Why does Apple stock continue to rally to new all-time highs in the midst of a global pandemic? Jim Cramer explains.
Apple, with a stock that’s up 12.38%. What happened here? I hate to say I told you so, but once again, in the middle of March, analysts fretted that Apple’s best years were behind it and you would be buying at a time when China would be off limits, because of the president and the U.S. would be disappointing because of the recession. Plus, the gap to 5G is considered too far.
So how did it rally? Simple: the service revenue. When people stay at home and have nothing to do they tend to go to Amazon (AMZN) and the Apple store. We found out recently from the most seer-like of the Apple analysts, Morgan Stanley’s Katy Huberty, that the Apple services revenue has had a dramatic spike. I also like that Apple Pay’s contactless technology has become a necessity in an era when you don’t want to touch cash, when you can’t stand that anyone takes your card, and when the keypad has to be the least sanitary area you could ever touch.
Perhaps best of all, the work at home movement forced a lot of I.T. professionals to accept Apple, which tends to be what people use at their home even as Hewlett Packard (HPE) has some nifty models. But Apple has a phone and the Apple laptop is good for zooming. The bias that IT has shown, make that the tyranny against Apple is over; the pandemic ended it.
MacDailyNews Take: We’d offer a moment of silence for the remaining IT doofuses’ moment of clarity, but they don’t deserve it.
By the way, long, long, long before Jim Cramer, we told ya so — 10 days before Apple sold their first iPhone:
The IT guys are in for a rude awakening and the iPhone is only the beginning. They will have to accommodate the iPhone. Too many important employees will demand it and IT won’t be able to stem the tide. The fact is that business people will decide which device they want to carry and their businesses will adapt to it. Just as they did with “Microsoft-incompatible” Research In Motion’s Blackberry. Apple’s iPhone will be a success with business users whether the IT guy wants it or even whether AT&T and Apple tailor marketing to businesses or not.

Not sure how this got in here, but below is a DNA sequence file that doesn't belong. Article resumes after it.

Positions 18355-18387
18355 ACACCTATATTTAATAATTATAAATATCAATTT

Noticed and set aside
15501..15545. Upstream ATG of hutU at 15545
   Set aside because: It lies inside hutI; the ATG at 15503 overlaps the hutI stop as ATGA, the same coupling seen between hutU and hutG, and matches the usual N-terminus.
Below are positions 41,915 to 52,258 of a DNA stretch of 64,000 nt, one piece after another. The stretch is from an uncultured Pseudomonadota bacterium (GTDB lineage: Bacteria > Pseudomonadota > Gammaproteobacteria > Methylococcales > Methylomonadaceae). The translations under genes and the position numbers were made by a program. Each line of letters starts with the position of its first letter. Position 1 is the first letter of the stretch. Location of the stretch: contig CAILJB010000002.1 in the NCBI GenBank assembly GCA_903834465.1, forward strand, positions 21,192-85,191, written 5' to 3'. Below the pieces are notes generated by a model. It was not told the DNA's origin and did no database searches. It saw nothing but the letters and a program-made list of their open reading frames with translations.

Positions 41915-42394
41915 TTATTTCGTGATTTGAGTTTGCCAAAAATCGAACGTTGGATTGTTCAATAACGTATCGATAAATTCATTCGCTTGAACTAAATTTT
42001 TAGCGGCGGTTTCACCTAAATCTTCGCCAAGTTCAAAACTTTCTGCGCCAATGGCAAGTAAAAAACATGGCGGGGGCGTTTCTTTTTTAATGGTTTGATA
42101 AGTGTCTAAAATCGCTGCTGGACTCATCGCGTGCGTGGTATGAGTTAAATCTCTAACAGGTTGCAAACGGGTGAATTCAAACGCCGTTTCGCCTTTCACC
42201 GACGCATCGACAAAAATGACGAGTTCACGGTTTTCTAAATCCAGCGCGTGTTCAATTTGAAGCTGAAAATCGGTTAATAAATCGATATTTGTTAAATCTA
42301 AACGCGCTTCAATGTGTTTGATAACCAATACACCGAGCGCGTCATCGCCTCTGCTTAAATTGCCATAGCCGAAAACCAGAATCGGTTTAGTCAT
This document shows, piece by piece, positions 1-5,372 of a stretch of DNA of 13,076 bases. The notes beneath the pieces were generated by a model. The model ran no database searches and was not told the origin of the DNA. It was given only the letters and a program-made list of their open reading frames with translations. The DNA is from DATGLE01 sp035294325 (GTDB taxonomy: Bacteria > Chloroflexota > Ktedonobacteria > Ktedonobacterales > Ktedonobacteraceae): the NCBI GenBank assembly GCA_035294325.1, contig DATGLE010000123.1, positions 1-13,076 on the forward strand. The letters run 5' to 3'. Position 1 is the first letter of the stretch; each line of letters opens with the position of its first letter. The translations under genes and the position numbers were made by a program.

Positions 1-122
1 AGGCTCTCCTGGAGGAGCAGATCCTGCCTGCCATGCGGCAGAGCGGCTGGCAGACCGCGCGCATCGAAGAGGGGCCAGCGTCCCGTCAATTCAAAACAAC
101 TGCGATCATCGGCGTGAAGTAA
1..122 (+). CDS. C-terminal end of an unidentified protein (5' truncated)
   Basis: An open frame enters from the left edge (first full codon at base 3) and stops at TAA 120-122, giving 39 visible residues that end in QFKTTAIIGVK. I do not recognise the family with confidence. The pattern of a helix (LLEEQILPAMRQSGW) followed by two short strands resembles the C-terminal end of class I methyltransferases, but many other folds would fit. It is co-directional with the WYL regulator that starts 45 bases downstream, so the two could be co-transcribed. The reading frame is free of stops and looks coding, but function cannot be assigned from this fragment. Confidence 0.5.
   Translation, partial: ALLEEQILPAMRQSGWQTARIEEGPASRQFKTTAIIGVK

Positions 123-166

Note to CEOs: Who runs the company, you or the IT guy? It’s your job to make the decisions and it’s the IT guy’s job to implement your decisions that relate to technology. Just as with Macs, you need to educate yourself instead of relying on someone with their own, possibly hidden, agendas to make extremely important technology decisions for your company. Most of you could be saving a LOT of money right now, but you aren’t because you’ve delegated an important part of your company’s decision-making to people who, frankly, in our experience, aren’t capable of making good, sound, strategic, long-term decisions. Most IT guys (and we know many) are not open-minded enough to be able to consider new, better, more efficient, more effective options that would benefit your company. In fact, most IT guys we’ve met will throw up road blocks and repeat myths until they’re blue in the face in order to avoid change. Especially change that might make their department less critical or smaller. Bottom line: most of you CEOs have given the IT guy way, way, way too much power. It’s time to take it back. — MacDailyNews, June 19, 2007